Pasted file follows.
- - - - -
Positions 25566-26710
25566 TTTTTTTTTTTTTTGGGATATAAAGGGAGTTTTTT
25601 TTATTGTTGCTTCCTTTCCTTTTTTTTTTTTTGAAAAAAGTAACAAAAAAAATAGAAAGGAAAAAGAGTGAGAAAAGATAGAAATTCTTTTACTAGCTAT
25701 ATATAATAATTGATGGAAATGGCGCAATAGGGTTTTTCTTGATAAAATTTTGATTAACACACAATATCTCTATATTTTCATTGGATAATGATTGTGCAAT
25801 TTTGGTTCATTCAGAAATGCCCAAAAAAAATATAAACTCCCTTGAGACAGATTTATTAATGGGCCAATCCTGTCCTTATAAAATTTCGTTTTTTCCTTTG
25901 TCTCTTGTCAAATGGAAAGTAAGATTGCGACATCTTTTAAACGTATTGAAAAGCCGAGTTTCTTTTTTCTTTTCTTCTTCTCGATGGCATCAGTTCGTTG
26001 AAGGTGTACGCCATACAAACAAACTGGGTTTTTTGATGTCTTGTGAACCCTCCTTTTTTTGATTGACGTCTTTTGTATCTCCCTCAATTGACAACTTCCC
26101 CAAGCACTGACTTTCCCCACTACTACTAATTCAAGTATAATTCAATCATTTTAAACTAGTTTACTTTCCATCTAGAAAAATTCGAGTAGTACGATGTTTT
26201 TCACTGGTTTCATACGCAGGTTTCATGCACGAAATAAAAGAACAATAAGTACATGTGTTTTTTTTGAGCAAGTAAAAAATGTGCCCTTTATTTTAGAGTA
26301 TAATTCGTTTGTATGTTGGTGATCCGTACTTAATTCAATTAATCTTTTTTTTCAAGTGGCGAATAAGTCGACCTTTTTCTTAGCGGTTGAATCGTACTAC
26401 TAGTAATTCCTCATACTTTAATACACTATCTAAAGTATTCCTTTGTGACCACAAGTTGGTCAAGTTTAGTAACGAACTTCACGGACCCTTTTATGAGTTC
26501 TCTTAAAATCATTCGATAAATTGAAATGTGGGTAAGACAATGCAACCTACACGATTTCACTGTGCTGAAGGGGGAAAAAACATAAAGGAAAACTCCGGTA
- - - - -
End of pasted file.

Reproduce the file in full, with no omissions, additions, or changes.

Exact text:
Positions 25566-26710
25566 TTTTTTTTTTTTTTGGGATATAAAGGGAGTTTTTT
25601 TTATTGTTGCTTCCTTTCCTTTTTTTTTTTTTGAAAAAAGTAACAAAAAAAATAGAAAGGAAAAAGAGTGAGAAAAGATAGAAATTCTTTTACTAGCTAT
25701 ATATAATAATTGATGGAAATGGCGCAATAGGGTTTTTCTTGATAAAATTTTGATTAACACACAATATCTCTATATTTTCATTGGATAATGATTGTGCAAT
25801 TTTGGTTCATTCAGAAATGCCCAAAAAAAATATAAACTCCCTTGAGACAGATTTATTAATGGGCCAATCCTGTCCTTATAAAATTTCGTTTTTTCCTTTG
25901 TCTCTTGTCAAATGGAAAGTAAGATTGCGACATCTTTTAAACGTATTGAAAAGCCGAGTTTCTTTTTTCTTTTCTTCTTCTCGATGGCATCAGTTCGTTG
26001 AAGGTGTACGCCATACAAACAAACTGGGTTTTTTGATGTCTTGTGAACCCTCCTTTTTTTGATTGACGTCTTTTGTATCTCCCTCAATTGACAACTTCCC
26101 CAAGCACTGACTTTCCCCACTACTACTAATTCAAGTATAATTCAATCATTTTAAACTAGTTTACTTTCCATCTAGAAAAATTCGAGTAGTACGATGTTTT
26201 TCACTGGTTTCATACGCAGGTTTCATGCACGAAATAAAAGAACAATAAGTACATGTGTTTTTTTTGAGCAAGTAAAAAATGTGCCCTTTATTTTAGAGTA
26301 TAATTCGTTTGTATGTTGGTGATCCGTACTTAATTCAATTAATCTTTTTTTTCAAGTGGCGAATAAGTCGACCTTTTTCTTAGCGGTTGAATCGTACTAC
26401 TAGTAATTCCTCATACTTTAATACACTATCTAAAGTATTCCTTTGTGACCACAAGTTGGTCAAGTTTAGTAACGAACTTCACGGACCCTTTTATGAGTTC
26501 TCTTAAAATCATTCGATAAATTGAAATGTGGGTAAGACAATGCAACCTACACGATTTCACTGTGCTGAAGGGGGAAAAAACATAAAGGAAAACTCCGGTA